It likely comes as little surprise that pre-order sales of the iPhone 5 were brisk, but even Apple (News - Alert) was astonished by the rate at which they sold. Just minutes ago, Apple filled us in on just how brisk the sales were, and as it turns out, they're already breaking records with the new device.
Apple put out the numbers earlier today, saying that there were more than two million pre-orders placed on the first day pre-orders were available to be placed. This not only doubled previous pre-order numbers, but it also exceeded the total supply of the device, and likely accounted for at least part of the reason why the time to delivery abruptly doubled on the first day of pre-orders from one week to two.
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The majority of pre-orders will be delivered to customers starting this Friday, when the device is available in stores, but already many of the pre-ordered devices are scheduled for delivery in October. Apple's senior vice president for world-wide marketing, Philip Schiller, described the response as "phenomenal", and given that the first day's pre-orders of the iPhone (News - Alert) 4S were only half of what those of the iPhone 5 were, calling those first day sales "phenomenal" is almost an understatement.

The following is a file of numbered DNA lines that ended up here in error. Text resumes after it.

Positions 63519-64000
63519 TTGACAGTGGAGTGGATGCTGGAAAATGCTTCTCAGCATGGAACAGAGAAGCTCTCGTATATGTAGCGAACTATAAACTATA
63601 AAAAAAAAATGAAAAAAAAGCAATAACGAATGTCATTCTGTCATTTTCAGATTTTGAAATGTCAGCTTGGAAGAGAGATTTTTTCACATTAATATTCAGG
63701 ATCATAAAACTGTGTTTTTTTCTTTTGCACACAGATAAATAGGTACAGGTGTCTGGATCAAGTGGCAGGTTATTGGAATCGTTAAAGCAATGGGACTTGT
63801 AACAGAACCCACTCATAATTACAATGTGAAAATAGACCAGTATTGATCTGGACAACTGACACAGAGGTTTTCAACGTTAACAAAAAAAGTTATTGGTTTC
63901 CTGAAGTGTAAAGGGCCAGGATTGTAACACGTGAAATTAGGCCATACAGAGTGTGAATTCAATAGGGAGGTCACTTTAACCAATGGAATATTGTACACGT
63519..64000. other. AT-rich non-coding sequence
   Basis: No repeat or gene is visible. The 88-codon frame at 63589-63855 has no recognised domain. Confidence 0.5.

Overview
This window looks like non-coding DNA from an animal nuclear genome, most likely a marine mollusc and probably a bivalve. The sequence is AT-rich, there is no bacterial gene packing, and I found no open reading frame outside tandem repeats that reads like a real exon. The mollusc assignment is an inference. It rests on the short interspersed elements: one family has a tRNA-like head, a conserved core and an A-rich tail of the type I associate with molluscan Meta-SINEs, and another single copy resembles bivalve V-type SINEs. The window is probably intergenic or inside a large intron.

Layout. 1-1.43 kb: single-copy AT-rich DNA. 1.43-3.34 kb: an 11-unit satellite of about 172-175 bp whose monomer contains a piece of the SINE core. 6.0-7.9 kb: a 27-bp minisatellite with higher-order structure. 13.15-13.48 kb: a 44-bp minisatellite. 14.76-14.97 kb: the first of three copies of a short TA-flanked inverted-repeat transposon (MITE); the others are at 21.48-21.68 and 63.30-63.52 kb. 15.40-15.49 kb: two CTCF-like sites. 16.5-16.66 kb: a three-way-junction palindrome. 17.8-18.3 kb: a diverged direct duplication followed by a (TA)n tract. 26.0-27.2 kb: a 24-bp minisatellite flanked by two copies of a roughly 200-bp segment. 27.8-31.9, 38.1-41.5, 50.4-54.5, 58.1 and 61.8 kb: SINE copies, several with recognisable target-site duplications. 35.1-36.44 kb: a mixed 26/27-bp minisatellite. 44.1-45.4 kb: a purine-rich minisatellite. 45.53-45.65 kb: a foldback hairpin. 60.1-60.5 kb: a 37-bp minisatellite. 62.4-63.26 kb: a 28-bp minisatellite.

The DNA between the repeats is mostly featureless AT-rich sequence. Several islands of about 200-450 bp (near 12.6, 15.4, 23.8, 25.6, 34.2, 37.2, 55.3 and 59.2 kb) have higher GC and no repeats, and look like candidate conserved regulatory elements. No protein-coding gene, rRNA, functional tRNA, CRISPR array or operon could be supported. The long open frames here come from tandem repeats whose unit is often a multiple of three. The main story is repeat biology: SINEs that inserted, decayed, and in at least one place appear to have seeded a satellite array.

Yet at the same time, this was almost to be expected. Apple also reported that every new iPhone so far--this likely would include the iPhone 5--has outsold all of its predecessors combined. AT&T (News - Alert), meanwhile, also announced that the iPhone 5 had set a record over the weekend in sales, though they weren't saying just what that record was in terms of numbers.
Naturally, Apple is depending on such results for their own success; given that they release comparatively few pieces of hardware against the rosters of competitors like Samsung (News - Alert), each iPhone must be a knocked-out-of-the-park smash hit because anything less would kill Apple as a company.
While Apple constantly improves each new iPhone such that each new version is a leap ahead of the previous, some analysts are even beginning to figure that Apple needs to innovate even harder lest people get bored with the iPhone line as a whole. Considering the brisk sales on the iPhone 5, it's easy to say that that's not likely to happen any time soon, but still; the concept remains a possibility.
The changes not only to the iPhone, but also to its operating system iOS 6 and to one of its more popular features in iTunes should make the Apple line one to follow for a good long while to come, and that's good news for Apple. How long it will remain good news, though, is the question.
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Edited by Brooke Neuman